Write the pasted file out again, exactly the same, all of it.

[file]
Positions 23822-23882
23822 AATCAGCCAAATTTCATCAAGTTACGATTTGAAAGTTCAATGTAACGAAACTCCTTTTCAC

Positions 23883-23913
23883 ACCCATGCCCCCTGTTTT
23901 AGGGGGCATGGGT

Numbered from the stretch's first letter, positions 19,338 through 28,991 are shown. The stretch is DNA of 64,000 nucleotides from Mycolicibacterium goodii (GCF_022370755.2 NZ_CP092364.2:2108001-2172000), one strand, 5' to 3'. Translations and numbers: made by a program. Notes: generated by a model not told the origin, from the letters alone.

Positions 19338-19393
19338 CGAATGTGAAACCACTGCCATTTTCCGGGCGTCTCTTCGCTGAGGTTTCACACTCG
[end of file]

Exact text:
Positions 23822-23882
23822 AATCAGCCAAATTTCATCAAGTTACGATTTGAAAGTTCAATGTAACGAAACTCCTTTTCAC

Positions 23883-23913
23883 ACCCATGCCCCCTGTTTT
23901 AGGGGGCATGGGT

Numbered from the stretch's first letter, positions 19,338 through 28,991 are shown. The stretch is DNA of 64,000 nucleotides from Mycolicibacterium goodii (GCF_022370755.2 NZ_CP092364.2:2108001-2172000), one strand, 5' to 3'. Translations and numbers: made by a program. Notes: generated by a model not told the origin, from the letters alone.

Positions 19338-19393
19338 CGAATGTGAAACCACTGCCATTTTCCGGGCGTCTCTTCGCTGAGGTTTCACACTCG